The nose-up sidestick inputs also caused the elevator to trim nose up. The aircraft subsequently entered into a fully stalled condition, with pitch attitude at 15-deg. nose up and AoA pegged at 35 to 40 deg. as the aircraft plunged toward the ocean at more than 10,000 ft. per minute.
Passing through FL 350, the aircraft decelerated so precipitously that the stall warning system transitioned from the air to the ground mode, causing the stall warning system to silence. The pilot flying finally pushed the sidestick forward, causing airspeed to increase and again triggering stall warning as the stall warning system went back into the air mode.
But it was too late. Little more than 4 min. after the big screens went blank, the aircraft crashed into the water at a descent rate of nearly 11,000 fpm and with a forward speed of only 107 kt.
The BEA notes that the crew of AF447 “never formally identified the stall situation” and that AoA indications were “not directly accessible to the pilots. Thus, “It is essential in order to ensure flight safety to reduce the angle of attack when a stall is imminent. Only a direct readout of the angle of attack could enable crews to rapidly identify the aerodynamic situation of the airplane and take the actions that may be required.”
But few current production civil jets have direct AoA readouts. On most models, AoA mostly is used to drive stall margin and wind-shear escape indicators. Boeing, though, notes that AoA has been “a key aeronautical-engineering parameter” and is “fundamental to understanding . . . performance, stability and control.”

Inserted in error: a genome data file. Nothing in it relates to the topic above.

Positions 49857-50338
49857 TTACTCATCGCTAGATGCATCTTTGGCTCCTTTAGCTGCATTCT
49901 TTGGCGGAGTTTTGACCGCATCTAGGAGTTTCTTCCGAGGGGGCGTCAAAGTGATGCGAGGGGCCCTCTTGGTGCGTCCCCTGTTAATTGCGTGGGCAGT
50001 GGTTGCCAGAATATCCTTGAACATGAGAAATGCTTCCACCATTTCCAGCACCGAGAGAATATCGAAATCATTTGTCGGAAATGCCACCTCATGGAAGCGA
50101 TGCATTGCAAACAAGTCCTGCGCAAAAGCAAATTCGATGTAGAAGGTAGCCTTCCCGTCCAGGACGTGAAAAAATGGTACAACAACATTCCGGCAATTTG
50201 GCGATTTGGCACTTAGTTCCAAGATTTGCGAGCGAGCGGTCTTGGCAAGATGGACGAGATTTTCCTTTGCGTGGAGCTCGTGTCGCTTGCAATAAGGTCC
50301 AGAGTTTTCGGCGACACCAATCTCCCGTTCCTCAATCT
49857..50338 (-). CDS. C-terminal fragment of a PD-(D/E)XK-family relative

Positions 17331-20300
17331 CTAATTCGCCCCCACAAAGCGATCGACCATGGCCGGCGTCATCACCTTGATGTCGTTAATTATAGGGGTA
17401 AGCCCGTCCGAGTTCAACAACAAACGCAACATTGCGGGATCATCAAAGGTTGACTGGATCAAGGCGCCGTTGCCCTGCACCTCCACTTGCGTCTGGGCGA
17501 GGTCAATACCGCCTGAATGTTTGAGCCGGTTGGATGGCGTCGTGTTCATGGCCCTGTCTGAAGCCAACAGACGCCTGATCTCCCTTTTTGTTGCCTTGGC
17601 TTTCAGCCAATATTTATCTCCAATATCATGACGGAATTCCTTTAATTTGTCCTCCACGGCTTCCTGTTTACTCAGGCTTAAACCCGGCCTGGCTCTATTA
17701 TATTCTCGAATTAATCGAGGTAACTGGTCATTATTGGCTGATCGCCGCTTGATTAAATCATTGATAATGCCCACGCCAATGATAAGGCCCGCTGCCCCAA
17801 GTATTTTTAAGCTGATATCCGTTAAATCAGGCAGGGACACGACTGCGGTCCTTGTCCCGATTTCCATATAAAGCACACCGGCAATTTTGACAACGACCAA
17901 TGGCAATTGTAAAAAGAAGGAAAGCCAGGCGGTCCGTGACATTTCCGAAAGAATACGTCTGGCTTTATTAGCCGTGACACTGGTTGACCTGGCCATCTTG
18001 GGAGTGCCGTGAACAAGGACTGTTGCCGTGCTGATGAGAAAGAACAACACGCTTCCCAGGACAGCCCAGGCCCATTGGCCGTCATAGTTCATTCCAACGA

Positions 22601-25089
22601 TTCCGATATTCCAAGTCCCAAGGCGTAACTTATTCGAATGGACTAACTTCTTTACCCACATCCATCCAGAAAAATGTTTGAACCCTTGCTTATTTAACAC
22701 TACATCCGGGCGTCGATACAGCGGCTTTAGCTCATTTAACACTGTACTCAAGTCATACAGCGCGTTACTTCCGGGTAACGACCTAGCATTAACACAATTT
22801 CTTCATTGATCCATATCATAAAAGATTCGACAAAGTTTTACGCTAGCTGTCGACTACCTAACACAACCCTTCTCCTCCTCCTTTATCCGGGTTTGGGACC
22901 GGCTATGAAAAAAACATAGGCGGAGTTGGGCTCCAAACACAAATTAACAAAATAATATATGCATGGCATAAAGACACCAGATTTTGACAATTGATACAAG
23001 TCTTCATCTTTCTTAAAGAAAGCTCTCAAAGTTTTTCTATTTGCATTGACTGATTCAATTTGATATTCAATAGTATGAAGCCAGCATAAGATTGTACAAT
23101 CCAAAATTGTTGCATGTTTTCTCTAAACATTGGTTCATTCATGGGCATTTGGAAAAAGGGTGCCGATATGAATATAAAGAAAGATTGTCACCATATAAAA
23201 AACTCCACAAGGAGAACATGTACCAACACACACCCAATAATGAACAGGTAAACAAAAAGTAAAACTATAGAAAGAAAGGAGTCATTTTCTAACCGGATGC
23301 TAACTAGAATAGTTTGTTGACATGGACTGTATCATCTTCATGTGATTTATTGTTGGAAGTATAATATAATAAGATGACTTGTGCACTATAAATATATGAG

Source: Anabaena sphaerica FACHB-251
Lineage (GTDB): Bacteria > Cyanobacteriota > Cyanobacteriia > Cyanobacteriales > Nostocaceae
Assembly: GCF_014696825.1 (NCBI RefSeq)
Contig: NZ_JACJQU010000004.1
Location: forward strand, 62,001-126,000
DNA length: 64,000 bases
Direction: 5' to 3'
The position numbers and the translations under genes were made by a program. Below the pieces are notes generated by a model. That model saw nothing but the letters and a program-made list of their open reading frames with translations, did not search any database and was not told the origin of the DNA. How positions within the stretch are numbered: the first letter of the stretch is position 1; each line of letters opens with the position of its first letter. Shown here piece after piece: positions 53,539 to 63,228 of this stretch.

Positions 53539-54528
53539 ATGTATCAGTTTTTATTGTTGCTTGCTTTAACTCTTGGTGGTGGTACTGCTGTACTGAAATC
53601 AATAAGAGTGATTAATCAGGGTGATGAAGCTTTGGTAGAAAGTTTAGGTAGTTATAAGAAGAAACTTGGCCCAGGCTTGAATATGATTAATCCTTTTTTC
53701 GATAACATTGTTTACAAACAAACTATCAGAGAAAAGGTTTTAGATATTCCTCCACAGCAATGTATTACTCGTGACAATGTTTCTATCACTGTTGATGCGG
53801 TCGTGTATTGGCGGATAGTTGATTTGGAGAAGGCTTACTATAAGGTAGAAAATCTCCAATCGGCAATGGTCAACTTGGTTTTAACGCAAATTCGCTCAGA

Angle of attack may be defined as the angle between the wing’s mean aerodynamic chord and the relative wind or flight path vector. Wing leading edge upwash and trailing edge downwash, among other factors, determine the true AoA of the wing. But aboard most jets, it’s measured indirectly, as AoA sensors typically are mounted on the nose or forward fuselage of the aircraft, rather than on the wing.
The FAA says that AoA is “a better parameter to use in avoiding a stall” because the airplane always will stall at the same angle of attack for a given configuration. That statement is actually incorrect. In truth, critical or stalling angle of attack also varies as a function of local Mach number over the wing, notes veteran aerodynamicist David Lednicer, vice president-engineering at Aeromechanical Solutions LLC in Redmond, Washington. The stalling AoA during high-altitude cruise may be as much as 6 deg. to 7 deg. lower than at sea-level AoA due to local Mach flow over the wing. Aboard AF447, the BEA notes that the spread between AoA in normal cruise at Mach 0.82 and stall warning was about 1.5 deg. at FL 350.